The Interscholastic Equestrian Association (IEA) kicks off the 2017 Hunt Seat National Finals at the Virginia Horse Center on Friday, April 21. The competition will run through Sunday, April 23. Nearly 400 of the nation’s leading IEA Middle School and High School equestrians will converge in Lexington at the horse center’s Anderson Coliseum to compete for top honors. The student riders, in grades 6-12, will travel from across the United States to participate in this competition. Riders will compete in Hunt Seat Equitation classes over fences and on the flat throughout the weekend. Although its only a short drive from Roanoke, the show also will be available via livestream on EqSportsNet if you don’t feel like going out this soggy weekend.
Riders will compete in Hunt Seat Equitation Classes, over fences and on the flat, throughout the weekend. The format requires that riders compete in unfamiliar tack on unfamiliar mounts; therefore, they draw their horses the day of competition and enter the arena after a brief, if any, warm up.
Judging each of the team and individual Hunt Seat classes will be Rachel Kennedy from Brookeville, Maryland and Melanie Smith Taylor from Germanton, Tennessee. Kennedy began riding at the age of 3 outside of Philadelphia at Jack Trainor’s Here and There Farm. Following a successful junior career, she rode to seven AHSA Horse of the Year titles along with numerous state titles as a professional. In 1995, Kennedy moved to Maryland and started her own business — ESP Farm. She has trained and shown numerous hunters and jumpers to championships and Grand Prix wins on the on the USEF “AA” Circuit at shows such as the Winter Equestrian Festival, NAJYRC, Capital Challenge, Devon, Ocala, Washington International, Upperville, Vermont Summer Festival, and Fairfield.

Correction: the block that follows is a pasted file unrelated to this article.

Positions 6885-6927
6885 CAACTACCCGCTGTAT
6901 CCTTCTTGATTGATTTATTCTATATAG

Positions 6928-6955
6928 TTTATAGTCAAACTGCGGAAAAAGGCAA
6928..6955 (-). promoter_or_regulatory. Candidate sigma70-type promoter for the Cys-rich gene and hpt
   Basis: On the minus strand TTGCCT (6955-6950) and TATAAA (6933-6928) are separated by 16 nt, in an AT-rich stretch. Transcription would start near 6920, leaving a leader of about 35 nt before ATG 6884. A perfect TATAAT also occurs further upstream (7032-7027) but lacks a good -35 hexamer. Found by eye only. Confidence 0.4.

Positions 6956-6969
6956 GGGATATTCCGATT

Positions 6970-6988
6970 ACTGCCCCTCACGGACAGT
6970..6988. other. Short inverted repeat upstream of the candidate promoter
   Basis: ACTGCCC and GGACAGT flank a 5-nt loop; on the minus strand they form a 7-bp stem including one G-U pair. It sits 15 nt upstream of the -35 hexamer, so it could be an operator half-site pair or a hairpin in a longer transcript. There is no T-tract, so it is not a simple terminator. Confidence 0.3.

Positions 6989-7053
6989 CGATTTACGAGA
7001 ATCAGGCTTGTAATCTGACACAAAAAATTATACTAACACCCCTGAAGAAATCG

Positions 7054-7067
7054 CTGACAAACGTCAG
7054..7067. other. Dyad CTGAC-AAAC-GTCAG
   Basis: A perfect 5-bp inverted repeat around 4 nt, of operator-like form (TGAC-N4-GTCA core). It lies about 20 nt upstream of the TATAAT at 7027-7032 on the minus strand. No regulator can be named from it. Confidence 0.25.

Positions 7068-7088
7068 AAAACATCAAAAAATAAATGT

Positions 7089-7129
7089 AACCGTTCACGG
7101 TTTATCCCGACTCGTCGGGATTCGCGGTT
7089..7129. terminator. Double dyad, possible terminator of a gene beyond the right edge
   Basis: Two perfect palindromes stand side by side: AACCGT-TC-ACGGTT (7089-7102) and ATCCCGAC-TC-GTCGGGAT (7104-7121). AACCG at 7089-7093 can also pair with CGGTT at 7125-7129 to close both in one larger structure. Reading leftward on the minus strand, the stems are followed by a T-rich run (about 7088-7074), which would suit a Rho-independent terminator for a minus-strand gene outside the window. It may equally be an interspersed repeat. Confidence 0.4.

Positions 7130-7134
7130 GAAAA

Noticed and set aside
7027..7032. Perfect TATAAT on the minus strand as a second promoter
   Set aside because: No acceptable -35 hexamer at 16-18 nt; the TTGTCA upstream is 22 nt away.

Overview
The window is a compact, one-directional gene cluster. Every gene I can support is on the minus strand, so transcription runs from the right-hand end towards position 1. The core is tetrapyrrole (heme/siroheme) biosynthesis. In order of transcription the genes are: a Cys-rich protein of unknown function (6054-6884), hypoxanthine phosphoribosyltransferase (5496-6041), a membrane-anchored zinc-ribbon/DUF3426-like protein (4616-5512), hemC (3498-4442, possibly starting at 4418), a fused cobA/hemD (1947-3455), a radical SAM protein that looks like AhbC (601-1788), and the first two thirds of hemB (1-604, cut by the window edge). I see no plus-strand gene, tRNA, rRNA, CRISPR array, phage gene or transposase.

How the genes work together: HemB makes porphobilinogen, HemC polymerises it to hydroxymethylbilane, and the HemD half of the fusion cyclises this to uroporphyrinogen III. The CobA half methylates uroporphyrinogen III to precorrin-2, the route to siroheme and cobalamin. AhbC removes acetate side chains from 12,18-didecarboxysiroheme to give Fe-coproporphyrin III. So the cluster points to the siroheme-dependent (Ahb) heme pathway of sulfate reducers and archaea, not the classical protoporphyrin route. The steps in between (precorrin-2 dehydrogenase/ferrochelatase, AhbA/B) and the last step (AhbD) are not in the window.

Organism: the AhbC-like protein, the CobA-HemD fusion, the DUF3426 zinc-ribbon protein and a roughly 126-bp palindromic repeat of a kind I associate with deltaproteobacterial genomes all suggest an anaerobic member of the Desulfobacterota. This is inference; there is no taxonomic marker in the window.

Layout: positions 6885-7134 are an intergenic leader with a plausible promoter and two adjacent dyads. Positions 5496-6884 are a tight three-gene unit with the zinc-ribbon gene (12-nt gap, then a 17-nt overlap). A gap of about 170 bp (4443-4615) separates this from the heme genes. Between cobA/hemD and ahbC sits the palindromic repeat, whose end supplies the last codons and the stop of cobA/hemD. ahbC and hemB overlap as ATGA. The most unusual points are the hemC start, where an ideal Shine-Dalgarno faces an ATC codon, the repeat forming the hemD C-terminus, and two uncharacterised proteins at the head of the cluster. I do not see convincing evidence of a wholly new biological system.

Melanie Smith Taylor also brings a wealth of experience to the IEA National Finals. Taylor became one of only two riders to ever win the Triple Crown of Show Jumping — the American Invitational, the International Jumping Derby, and the American Gold Cup — and the only person to win all three on the same horse. After winning the World Cup Final in 1982, she was named the U.S. Olympic Committee Sportswoman of the Year and inducted into the Tennessee Sports Hall of Fame. Two years later, she capped off her show-jumping career with a team gold medal in the Los Angeles Olympic Games.
Today, Taylor serves the horse world as a clinician, a television broadcaster for major events, including the Olympics and World Championships, and a recognized judge for hunters, jumpers and hunter seat equitation. She is also the author of Riding With Life, a comprehensive training guide detailing her unique program for setting horse and rider up for success.
The IEA Western National Finals at will be held on June 30 through July 2 in Oklahoma City, Oklahoma, where nearly 200 of the nation’s leading middle school and high school Western equestrians will have their chance to compete in team and individual competitions in western horsemanship and reining.
Friday, April 24
6:00 AM Schooling of horses
7:30 AM Varsity Open Draw and Course Walk
8:30 AM–5 PM (approximate) Competition
Saturday, April 25
6:30 AM Schooling of horses
8:00 AM Varsity Open Draw and Course Walk
8:30 AM–2:00 PM (approximate) Competition
2:00 PM Varsity Open Championship Class followed by Award of IEA Leading Hunt Seat Rider
3:00 PM Parade of Teams (All IEA teams, coaches and riders scheduled to appear in arena.)
3:20 PM IEA Lifetime Achievement Award (Adult)
4:00 PM – 6:00 PM (approximate) Competition
Sunday, April 26
6:00 AM Schooling of horses
7:30 AM Holy Innocents Horsemanship Test Finals
8:00 AM Open and Immediate
9:00 AM–12:00 PM (approximate) Hunt Seat Team Semi-Finals
12:00 PM–3:00 PM (approximate) Hunt Seat Team Finals Competition
3:00 PM Awards Ceremony